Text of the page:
The time it takes to create a video from start to completion can vary depending on the complexity of the piece. “May” came together in less than a month, but “Sick Day” took at least six months and there’s one that I have been working on, off and on, since last summer. So many aspects of the scenes have to be considered: the modeling, lighting, textures, animation, and sound, that it inevitably takes time. In any case, I was used to painting very quickly and arriving at the conclusion of a work often in one sitting. The benefit of working over longer periods of time on each video is that it gives them a chance to evolve, as ideas change or new ones present themselves. The nature of the medium is, in some ways, more like traditional photography or print making in that you invest a lot of time and thought in the process before you get to the alchemical moment of creating an image. And because the files are digital, it means I inevitably keep tinkering with them.
ES: Time slows down in the few minutes we give over to this work, we are aware of time in the way it seemed sometimes intolerable slow, and practically endless in childhood. You call this work, “Reflective Nostalgia.” After seeing this body of work I thought of Edward Hopper, the solitary and melancholic mood, drawn from the light, the time of day, some of the settings. Would you say a few words about your relationship to nostalgia? Is there a particular time of day that suggests nostalgia?
AH: The term “reflective nostalgia” comes from Svetlana Boym’s excellent book, The Future of Nostalgia. She usefully divides nostalgia into two types, restorative, which “attempts a transhistorical reconstruction of the lost home” (think nationalism and religious revival) and reflective nostalgia, which “thrives in algia, the longing itself, and delays the homecoming — wistfully, ironically, desperately.” and is more personal and melancholic in nature. I think I recognized her notion of reflective nostalgia in my desire to recreate, from scratch, remembered time and places in a virtual world.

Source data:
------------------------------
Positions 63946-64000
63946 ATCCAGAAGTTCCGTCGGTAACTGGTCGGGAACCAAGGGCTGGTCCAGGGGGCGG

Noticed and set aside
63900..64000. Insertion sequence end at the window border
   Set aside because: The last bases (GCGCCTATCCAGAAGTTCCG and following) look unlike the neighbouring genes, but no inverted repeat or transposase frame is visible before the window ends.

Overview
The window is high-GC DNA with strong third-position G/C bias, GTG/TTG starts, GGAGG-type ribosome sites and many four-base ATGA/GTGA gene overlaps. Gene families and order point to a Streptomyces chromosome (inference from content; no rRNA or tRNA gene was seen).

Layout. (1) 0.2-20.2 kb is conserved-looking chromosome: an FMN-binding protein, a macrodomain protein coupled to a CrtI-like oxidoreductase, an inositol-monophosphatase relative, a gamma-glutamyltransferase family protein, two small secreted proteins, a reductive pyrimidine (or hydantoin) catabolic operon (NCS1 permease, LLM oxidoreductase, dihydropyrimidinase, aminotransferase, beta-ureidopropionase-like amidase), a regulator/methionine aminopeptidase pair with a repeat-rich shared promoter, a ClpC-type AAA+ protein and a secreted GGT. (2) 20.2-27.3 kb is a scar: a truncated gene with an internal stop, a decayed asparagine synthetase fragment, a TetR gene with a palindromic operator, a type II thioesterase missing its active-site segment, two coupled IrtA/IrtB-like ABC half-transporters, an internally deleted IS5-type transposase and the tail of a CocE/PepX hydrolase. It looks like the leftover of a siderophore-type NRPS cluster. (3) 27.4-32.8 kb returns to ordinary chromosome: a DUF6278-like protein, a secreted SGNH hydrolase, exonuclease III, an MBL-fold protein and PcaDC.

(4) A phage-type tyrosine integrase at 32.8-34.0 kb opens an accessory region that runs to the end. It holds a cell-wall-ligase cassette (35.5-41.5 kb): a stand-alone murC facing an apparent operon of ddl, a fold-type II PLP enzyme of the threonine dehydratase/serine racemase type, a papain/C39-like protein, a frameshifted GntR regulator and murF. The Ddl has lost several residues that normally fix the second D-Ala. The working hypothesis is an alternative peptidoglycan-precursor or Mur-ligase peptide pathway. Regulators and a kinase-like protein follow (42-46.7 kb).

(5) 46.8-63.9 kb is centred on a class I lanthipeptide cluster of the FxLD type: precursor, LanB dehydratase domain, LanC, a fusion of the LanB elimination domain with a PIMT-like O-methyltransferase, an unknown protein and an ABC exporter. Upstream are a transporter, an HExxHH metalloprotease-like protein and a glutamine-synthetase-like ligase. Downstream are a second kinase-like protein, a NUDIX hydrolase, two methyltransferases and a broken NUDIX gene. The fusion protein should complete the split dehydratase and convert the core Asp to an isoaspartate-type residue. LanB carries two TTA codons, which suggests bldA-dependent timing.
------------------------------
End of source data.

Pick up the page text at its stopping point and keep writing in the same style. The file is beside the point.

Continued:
Hopper was brilliant at expressing an emotional experience through how he painted light, whether it was the long shadows of late afternoon or the cool light of offices at night. Like Hopper, I am also interested in the moments between moments. The interstices of time.
I think don’t the experience of nostalgia is limited to any particular time or place.
Adam Hurwitz is an artist living and working in New York City. His current focus on computer generated video comes out of his knowledge of and experience in painting and drawing. He received his MFA in painting from Yale University School of Art and has exhibited in numerous solo and group shows in New York, Boston, San Diego and elsewhere. Adam Hurwitz received a 2014 fellow in Digital/Electronic Arts from the New York Foundation for the Arts and is a recipient of a MacDowell Colony Fellowship for Spring 2015. For info on the artist: adamhurwitz.com